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What You Should Know About Your Bones

Calcium: An Essential Element of Bone Health

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Preventing Osteoporosis
Eating Right
Exercise
Ask Your Doctor

Eating Right

Giving your body a nutritional advantage

Eating a balanced diet rich in calcium and vitamin D is essential to protect your bones. These minerals cannot fully prevent or cure osteoporosis, but when you don't get enough of them, bone loss will occur.

 

Calcium

An Essential Element of Bone Health

Calcium is a mineral that helps build strong bones and teeth. While you need calcium throughout your life, the amount you need changes over time. You need a lot of calcium during your growing years to build strong bone, a bit less during the middle years to keep your bones strong, and much more later in life to prevent bone loss.

Your body stores ninety-nine percent of its calcium in your teeth and bones. The other 1% is in your blood and soft tissue. If you do not eat enough calcium, your body will take the calcium it needs from the stores in your body. If your body continues to take calcium from your bones for a long time, you will develop osteoporosis. Osteoporosis is a serious disease in which bones become more fragile, making them more likely to break.

One important step in preventing osteoporosis is to consume your daily calcium requirement. By meeting your daily calcium intake recommendations you can promote bone development and help prevent osteoporosis. It is recommended that you do not exceed 2500 mg of calcium daily. Please note that calcium is not so easy for the body to absorb and it is essential to have enough Vitamin D intake or production in order for calcium supplements to be effective.

The amount of calcium you need daily depends on your age and gender. The National Academy of Sciences Food and Nutrition Board (NFB) and National Institutes of Health (NIH) have issued the following daily calcium intake recommendations. Use the charts below to determine how much calcium you should be getting daily.

National Academy of Sciences
Age Group Calcium - mg
Birth - 6 months 210
6 months - 1 year 270
1 - 3 years 500
4 - 8 years 800
9 - 18 years 1300
19-30 years 1000
31-50 1000
51 and older 1200
Pregnant or nursing
14-18 years 1300
19-50 years 1000
National Institutes of Health
Age Group Calcium - mg
Birth - 6 months 400
6 months - 1 year 600
1 - 10 years 800-1200
11-24 years 1200-1500
25-50 years 1000
51-64 years (women on HRT & men) 1000
51-64 (women not on HRT) 1500
65 or older 1500
Pregnant or nursing 1200-1500

How to Get Calcium Every Day

The best way to get the right amount of calcium is to eat enough calcium-rich foods every day. Dairy products and calcium-fortified foods are the best sources of calcium. Certain brands of fruit juices, cereals and breads have extra, added calcium. Non-fat and low-fat dairy products have equal amounts of calcium. Here are some good examples of calcium-rich foods.

Sample Daily Menu with 1360 mg of Calcium

Breakfast
Calcium (mg)
Skim milk, 1 cup
302
Fortified whole wheat cereal, 1cup
48
English muffin, 1
96

Subtotal 446
Lunch
Baked potato with 1 oz. part-skim mozzarella cheese
227
Minestrone soup, 1 cup
34
Orange, 1
52

Subtotal 313
Dinner

Salmon, 3 oz.
181
Broccoli, 1 cup
178
Enriched white rice, 1 cup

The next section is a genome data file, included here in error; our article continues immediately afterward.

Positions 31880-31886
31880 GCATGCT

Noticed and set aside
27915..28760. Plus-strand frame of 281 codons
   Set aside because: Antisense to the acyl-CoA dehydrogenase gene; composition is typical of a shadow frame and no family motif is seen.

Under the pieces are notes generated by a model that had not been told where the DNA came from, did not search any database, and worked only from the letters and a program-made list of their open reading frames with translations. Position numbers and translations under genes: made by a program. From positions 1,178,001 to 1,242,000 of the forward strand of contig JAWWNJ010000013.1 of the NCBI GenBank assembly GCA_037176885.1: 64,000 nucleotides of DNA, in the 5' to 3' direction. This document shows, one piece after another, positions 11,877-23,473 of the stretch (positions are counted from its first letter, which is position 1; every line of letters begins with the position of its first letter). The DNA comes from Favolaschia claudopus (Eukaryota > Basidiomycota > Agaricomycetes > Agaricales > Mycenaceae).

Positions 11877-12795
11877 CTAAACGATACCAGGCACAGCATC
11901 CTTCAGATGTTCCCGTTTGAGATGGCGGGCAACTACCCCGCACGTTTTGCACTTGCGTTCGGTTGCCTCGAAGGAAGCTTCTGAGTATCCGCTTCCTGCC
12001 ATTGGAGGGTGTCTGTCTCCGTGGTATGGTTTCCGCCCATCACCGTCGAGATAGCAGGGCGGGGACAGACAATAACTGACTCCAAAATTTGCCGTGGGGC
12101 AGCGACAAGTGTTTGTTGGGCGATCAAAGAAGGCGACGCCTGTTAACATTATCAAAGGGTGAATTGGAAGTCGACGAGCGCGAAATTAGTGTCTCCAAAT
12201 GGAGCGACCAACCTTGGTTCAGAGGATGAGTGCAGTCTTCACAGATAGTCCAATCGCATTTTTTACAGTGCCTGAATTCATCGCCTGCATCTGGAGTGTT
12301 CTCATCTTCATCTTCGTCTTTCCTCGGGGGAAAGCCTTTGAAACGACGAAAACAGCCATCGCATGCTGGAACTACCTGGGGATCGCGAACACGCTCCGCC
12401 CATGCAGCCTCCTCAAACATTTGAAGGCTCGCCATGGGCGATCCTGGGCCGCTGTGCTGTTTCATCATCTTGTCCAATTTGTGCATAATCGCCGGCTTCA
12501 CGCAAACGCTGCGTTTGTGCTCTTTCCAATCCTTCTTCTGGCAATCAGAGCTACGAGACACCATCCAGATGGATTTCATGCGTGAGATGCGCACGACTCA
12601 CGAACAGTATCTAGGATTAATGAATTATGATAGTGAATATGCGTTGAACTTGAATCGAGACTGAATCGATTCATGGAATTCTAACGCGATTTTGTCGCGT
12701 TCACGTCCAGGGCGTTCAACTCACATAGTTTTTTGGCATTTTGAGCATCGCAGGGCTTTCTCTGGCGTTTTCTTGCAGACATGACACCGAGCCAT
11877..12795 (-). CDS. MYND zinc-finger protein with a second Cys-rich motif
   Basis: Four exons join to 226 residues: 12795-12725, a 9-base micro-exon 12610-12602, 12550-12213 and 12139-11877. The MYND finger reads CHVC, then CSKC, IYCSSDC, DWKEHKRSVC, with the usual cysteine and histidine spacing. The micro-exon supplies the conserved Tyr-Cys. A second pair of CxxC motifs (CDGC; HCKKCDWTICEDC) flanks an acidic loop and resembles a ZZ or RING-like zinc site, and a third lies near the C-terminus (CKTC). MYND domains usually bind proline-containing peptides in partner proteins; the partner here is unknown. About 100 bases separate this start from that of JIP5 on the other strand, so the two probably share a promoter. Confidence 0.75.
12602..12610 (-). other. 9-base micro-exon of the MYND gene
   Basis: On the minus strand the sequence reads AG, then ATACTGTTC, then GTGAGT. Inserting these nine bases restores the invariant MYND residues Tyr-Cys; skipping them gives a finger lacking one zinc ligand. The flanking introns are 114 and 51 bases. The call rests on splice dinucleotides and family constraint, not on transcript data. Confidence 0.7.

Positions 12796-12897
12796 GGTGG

33
Strawberries and yogurt, 1 cup
219
Subtotal 601
Note: Your body may not be able to absorb all of the calcium present in these foods. Total 1360


Calcium Supplements

If you do not get your recommended daily calcium intake from food, you may need a calcium supplement. Between the food you eat and your supplement, you should not consume more than 2500 mg of calcium daily. Several different types of supplements are available.
  • Calcium carbonate and calcium citrate are the most common types of calcium supplements. Another type, tribasic calcium phosphate, is also available. Supplements are sold under brand names and as generics. Many common antacids also contain calcium.
  • It is best to take calcium carbonate immediately after a meal when stomach acid can assist breakdown. Calcium citrate may be taken any time of day, and is appropriate for people who are allergic to oyster shell.
  • Read the label to find the amount of "elemental calcium" per tablet. Elemental calcium is the actual amount of calcium in the supplement that will be made available to your body. This will help you determine how many tablets you need to take to get your target dose.
  • Look for the USP mark to make sure the supplement meets standards for purity and quality.
  • Avoid taking calcium with high fiber meals or with bulk-forming laxatives. The fiber can reduce the amount of calcium your body can use.
  • Your body prefers small amounts of calcium throughout the day. Avoid consuming more than 500-600 milligrams of elemental calcium at one time. This may mean you need to take supplements 2-3 times during the day.
  • Iron and calcium supplements should not be taken at the same time because they interfere with each other's absorption.
  • Drink plenty of fluids (6-8 glasses a day) to avoid risk of kidney stones.

Calcium carbonate brand names – provide 40% elemental calcium.
Name Forms available mg of Calcium per tablet
Caltrate Chewable and tablet 600
OsCal Tablet 250 or 500
Viactiv Chewable 500 (+ 100 I.U. vitamin D)
Calburst Chewable 500
Naturemade Tablet 500

Calcium carbonate rich antacids – provide 40% elemental calcium.
Name Forms available mg of calcium per tablet
Alka-Mints Chewable 340
Titralac Extra Strength Chewable 300
Titralac Liquid (1 tsp) Liquid 400
Tums/Tums EX Chewable 200/300
Tums Ultra and Tums 500 Chewable 500
Mylanta CalciTabs Chewable 400

Calcium citrate brand names – provide 21% elemental calcium.
Name Forms available mg of calcium per tablet
Citracal Liquitabs Liquid capsule 500
Citracal 950 Caplet 200
Citracal Caplets + D Caplet 315 (+ 200 I.U. vitamin D)